“God can empower them into becoming strong believers of Jesus Christ, especially in the midst of the current world pandemic,” said Ramirez who is a strong believer of following God’s lead and “listening to small voices.”
In 2014 Ramirez, who was living in her native country of the Philippines with her husband and two children, listened to the small voice of her daughter, Amara (with the middle name of Giop) who had been telling her nursery schoolteacher that she was moving to America. After some extensive research, Ramirez and her husband made the decision to take a trip to the United States. Six years later they are living in New Jersey, and in May Ramirez received a degree from the Unification Theological Seminary in New York City.
The collaborative effort to create the week-long VBS was enhanced by the donation of all the items needed by parents. These items were either delivered or put in the mail prior to the start of the VBS. Virtual certificates were mailed following the completion of the program. Lay members of Trinity UMC did the opening and closing prayers.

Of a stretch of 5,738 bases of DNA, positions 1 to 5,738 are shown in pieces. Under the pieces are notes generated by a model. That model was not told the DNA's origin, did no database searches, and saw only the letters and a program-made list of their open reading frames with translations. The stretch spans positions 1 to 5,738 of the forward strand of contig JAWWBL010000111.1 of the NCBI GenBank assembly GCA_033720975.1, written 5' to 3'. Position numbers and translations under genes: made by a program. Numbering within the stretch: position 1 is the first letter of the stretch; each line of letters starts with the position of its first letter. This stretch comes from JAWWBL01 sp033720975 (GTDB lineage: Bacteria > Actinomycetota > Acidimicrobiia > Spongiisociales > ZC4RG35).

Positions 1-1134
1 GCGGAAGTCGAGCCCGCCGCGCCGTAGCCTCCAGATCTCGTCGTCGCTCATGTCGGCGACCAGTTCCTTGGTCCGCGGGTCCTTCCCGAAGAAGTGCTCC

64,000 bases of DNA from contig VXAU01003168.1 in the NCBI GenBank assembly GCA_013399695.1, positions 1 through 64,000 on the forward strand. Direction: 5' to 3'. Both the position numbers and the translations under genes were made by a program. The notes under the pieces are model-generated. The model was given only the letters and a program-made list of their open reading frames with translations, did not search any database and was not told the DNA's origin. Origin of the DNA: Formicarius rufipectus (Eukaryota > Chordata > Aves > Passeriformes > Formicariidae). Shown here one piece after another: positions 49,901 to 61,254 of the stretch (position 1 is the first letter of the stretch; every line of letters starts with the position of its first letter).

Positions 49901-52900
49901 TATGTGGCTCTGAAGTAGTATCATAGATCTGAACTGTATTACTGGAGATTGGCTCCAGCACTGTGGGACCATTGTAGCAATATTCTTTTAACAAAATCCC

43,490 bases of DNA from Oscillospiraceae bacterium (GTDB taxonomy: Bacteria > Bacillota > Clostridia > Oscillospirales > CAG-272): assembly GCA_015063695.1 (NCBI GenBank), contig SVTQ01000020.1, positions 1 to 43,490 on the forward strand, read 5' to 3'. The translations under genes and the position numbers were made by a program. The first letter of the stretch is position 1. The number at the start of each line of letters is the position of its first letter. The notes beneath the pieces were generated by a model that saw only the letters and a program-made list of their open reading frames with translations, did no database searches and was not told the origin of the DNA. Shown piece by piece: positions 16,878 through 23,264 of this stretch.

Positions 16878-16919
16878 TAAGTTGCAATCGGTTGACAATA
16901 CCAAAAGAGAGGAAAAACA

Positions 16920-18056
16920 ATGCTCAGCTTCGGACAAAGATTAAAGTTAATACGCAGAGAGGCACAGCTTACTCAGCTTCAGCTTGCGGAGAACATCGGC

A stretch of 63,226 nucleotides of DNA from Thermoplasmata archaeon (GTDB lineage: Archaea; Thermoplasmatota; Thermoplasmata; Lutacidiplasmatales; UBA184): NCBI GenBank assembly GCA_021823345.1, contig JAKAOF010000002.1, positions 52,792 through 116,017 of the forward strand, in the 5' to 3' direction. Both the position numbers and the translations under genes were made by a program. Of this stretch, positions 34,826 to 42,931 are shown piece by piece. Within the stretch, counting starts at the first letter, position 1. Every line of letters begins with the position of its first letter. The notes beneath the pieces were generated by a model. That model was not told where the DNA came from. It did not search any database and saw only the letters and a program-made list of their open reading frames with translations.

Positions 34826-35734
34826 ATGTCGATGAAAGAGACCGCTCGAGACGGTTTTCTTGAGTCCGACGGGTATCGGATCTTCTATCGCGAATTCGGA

We pray and hope that all children will be empowered by God’s Spirit and they will become the “empowered generation” who will continue the faith in Jesus Christ that will be manifested in their life in the family, church, and community.,”
In addition to VBS, the children had registered were then treated to free basic poetry making classes and basic guitar classes via Zoom.
“It was challenging and hard for we are not experts in new technology. However, God really works in mysterious ways,” said Ramirez.
As the Trinity UMC congregation looks toward 2021, Ramirez said, they will likely do a hybrid program so that they can continue to connect to people throughout the world and include children from different faiths.
For a collection of VBS videos, including those featuring poetry and guitar classes, go to Trinity UMC’s FB page at www.facebook.com/watch/tumcjc/.